Vision training uses methods (often exercises) for the treatment of a variety of conditions, some of which are not directly related to ocular problems. Patients are selected for treatment in different ways from those used for orthoptic eye exercises. Conditions such as dyslexia (a type of learning disorder) and poor academic performance may be better treated by educational therapists. Vision training may, in fact, delay getting educational assistance to those who need it. Vision training visits may be daily or 2-3 times weekly and continue for months or even years. Such treatments are often expensive and time-consuming. There is little scientific evidence that vision training exercises cure the conditions such as dyslexia, myopia and learning difficulties. Some improvement may result from the one-on-one attention given to a child with a learning disability which can be attained more readily through remedial exercises given by qualified educators.

Vision training is not endorsed or approved by such organizations as the American Medical Association, the American Academy of Ophthalmology, the Mayo Clinic, the American Orthoptic Council, and the American Association of Pediatric Ophthalmology and Strabismus.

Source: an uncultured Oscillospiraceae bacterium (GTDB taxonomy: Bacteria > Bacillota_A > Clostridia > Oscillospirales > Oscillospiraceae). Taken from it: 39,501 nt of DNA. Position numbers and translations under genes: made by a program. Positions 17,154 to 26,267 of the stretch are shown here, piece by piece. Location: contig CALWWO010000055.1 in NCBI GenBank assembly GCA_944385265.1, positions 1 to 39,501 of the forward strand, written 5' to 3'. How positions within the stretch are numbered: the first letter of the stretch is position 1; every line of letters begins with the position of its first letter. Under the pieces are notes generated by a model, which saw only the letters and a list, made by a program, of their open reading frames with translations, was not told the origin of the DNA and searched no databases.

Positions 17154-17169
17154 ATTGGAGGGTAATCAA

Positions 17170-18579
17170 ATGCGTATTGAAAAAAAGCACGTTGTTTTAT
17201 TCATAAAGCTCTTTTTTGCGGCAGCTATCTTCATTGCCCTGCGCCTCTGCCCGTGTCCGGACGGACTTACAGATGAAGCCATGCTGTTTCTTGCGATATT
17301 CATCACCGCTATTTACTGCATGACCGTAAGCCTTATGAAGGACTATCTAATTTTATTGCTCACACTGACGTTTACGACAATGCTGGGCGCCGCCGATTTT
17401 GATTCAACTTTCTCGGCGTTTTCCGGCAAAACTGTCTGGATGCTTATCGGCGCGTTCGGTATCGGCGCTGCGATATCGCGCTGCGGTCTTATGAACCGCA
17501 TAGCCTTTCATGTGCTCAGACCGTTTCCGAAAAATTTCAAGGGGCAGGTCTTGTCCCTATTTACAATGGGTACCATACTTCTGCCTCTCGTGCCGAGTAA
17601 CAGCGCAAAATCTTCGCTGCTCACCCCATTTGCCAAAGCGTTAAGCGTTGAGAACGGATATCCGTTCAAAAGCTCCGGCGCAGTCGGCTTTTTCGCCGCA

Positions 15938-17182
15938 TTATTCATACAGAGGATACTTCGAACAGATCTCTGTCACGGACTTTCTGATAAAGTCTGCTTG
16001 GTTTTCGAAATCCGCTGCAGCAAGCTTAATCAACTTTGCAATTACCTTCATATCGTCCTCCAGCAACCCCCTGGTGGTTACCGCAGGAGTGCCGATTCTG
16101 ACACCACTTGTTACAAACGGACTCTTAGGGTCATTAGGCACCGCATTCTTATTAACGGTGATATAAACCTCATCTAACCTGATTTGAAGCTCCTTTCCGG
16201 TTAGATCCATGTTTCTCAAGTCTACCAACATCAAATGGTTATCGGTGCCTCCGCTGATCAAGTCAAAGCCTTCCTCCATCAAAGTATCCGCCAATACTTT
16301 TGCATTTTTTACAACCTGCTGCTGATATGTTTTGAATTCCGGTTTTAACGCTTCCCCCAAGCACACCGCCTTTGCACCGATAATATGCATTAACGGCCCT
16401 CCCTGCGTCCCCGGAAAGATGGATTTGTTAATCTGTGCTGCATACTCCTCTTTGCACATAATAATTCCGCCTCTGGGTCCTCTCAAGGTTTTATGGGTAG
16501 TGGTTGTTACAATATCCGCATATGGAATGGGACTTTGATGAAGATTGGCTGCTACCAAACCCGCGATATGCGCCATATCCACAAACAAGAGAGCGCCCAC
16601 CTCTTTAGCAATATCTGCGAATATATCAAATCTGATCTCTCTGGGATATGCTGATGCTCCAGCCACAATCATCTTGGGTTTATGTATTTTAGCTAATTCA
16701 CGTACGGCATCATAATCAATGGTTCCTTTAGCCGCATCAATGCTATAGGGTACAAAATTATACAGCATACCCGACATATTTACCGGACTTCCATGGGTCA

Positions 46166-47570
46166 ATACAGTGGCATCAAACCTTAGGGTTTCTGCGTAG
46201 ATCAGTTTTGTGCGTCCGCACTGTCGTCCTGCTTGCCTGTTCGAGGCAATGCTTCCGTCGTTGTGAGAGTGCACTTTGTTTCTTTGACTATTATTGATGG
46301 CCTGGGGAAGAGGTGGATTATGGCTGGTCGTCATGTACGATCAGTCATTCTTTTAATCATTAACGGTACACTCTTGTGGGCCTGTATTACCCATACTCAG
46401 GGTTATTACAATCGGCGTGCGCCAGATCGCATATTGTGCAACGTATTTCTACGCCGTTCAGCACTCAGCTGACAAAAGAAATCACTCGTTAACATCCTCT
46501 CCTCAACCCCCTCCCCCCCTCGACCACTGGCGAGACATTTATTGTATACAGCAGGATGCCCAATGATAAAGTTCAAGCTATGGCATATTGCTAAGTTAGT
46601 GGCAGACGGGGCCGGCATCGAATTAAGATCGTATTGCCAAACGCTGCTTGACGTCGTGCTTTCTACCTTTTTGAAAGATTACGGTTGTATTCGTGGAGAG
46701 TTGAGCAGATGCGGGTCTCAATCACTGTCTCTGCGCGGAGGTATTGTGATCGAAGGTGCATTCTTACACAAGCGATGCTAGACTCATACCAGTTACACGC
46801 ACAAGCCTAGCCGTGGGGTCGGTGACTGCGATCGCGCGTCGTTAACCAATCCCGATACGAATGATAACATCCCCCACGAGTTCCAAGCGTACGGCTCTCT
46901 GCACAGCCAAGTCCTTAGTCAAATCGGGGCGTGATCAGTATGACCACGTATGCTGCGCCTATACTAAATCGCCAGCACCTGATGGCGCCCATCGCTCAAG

WHAT DOES ORTHOPTIC TREATMENT INVOLVE?


A course of orthoptic treatment generally will be spread out over several months and involve between six and eight treatment sessions. Simple exercises are prescribed by the orthoptist in the office and performed by the patient at home. The orthoptist evaluates the patient's progress and modifies the exercises as needed. A course of treatment is relatively inexpensive.

Methods of treatment vary and are modified according to the patient's age, co-operations, eye problem, and stage of treatment. Exercises are designed to improve or correct the convergence, accommodation and fusional (focusing) mechanisms and improve or restore binocular control. These exercises are often supplemented by other methods, including patching, lenses, or prisms.


ARE EYE EXERCISES BENEFICIAL?


Yes, eye exercises can be of great benefit to the patient provided the condition from which the patient suffers is recognized and diagnosed as a binocular eye problem. Certain eye conditions are only treatable by these methods. Cooperation is necessary between the patient, parent (if a child is being treated), ophthalmologist, and orthoptist to establish permanent improvement.